“And we had some robust conversations”, he added. But there was no mention of any meeting with minibus owners, opposed to the plan to introduce more minibuses.

The owners who spoke with Bermuda Real on the condition of anonymity said they are hard pressed to find work throughout the year, particularly during the shoulder season.

And they question why cruise ship passengers are directed to buy bus passes and bypass taxis and minibuses prior to their arrival.

One minibus operator said: “They sell the passes onshore before they reach us on line with other minibus and taxi drivers. We’re not allowed to put up signs and they walk straight by us.

“And then what happens, they line up for the bus, the bus gets full from the outset, and they stand there waiting, while we sit here watching them wait – it’s ridiculous,” he said.

The Minister conceded that there are mixed views on the Government’s plans to issue 20 special taxi permits and more minibuses.

“There have been some suggestions that they’re not needed, there have been other suggestions that they’re overdue,” said the Minister.

“The decision that I took was to issue 20 of those and then we’ll monitor and we’ll assess and then we’ll make decisions going forward whether or not increase – leave the same and/or not renew in five years time.”

There’s also mixed views on the $2,000 to $4,000 cost for a special taxi permit, when compared to the current rate for a taxi permit is $103,000.

Other taxi drivers maintain that more taxis would be on the road if the inspectors employed by the Transport Control Department enforced the requirements on the number of hours taxis should be on the road.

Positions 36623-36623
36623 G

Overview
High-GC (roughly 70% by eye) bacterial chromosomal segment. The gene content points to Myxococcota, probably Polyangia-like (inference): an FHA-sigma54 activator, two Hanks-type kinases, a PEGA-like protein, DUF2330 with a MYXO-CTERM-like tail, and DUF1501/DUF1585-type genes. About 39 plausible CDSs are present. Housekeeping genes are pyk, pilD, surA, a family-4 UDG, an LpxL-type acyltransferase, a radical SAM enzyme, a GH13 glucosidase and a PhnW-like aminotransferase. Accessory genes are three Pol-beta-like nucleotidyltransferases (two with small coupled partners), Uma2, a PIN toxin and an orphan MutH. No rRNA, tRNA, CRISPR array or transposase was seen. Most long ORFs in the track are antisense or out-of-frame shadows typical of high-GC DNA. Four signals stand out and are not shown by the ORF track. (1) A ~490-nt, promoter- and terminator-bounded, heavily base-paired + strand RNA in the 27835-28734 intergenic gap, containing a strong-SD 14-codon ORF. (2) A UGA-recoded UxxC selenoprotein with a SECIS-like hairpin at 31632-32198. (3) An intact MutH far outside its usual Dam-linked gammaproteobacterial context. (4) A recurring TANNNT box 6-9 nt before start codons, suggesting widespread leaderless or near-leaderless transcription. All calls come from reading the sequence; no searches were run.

Asked why some taxi owners are allowed to leave their cars parked “all day” in some cases, Mr DeSilva said: “I don’t know that I agree with you that they are parked all day but I think you and I and everyone else knows that there are many taxi drivers do not adhere to the [requirements].

“The challenge has been in the past about the reporting and the tracking of data. I’m happy to tell you that we are now tracking the data (me/finally) – finally. Look forward to – all I’m going say is watch that space going forward.”

Asked if he was aware that minibus drivers were also opposed to more minibus permits when “there’s already enough minibuses on our roads”.

One minibus owner said “they are not being used adequately and that they are running into interference from Wedco”.

The Minister replied: “Let me say this because someone did say to me recently that the minibuses are having a challenge getting work.

“My answer that is I have sitting on my desk 65 minibus applications for 95 buses. So whilst you will know that I just announced that we’re going to cap it at 180 for now. I would like to think that is not a true statement and time will tell.”

Asked if he recalled when former Premier and Transport Minister Dr Ewart Brown touted more taxi permits it was met with a lot of resistance.

“I’m not sure if I can recall that, but I’ll tell you what we are moving ahead with the extra, the additional 20 special taxi permits and we have already – you may know – a couple of months ago, I actually gave permission for 20 of the minibus applications we had that have the wheelchair accessible capability,” said Mr DeSilva.

“So we did that and I think out of the 20 we gave permission to I think 14 have taken them up so far.”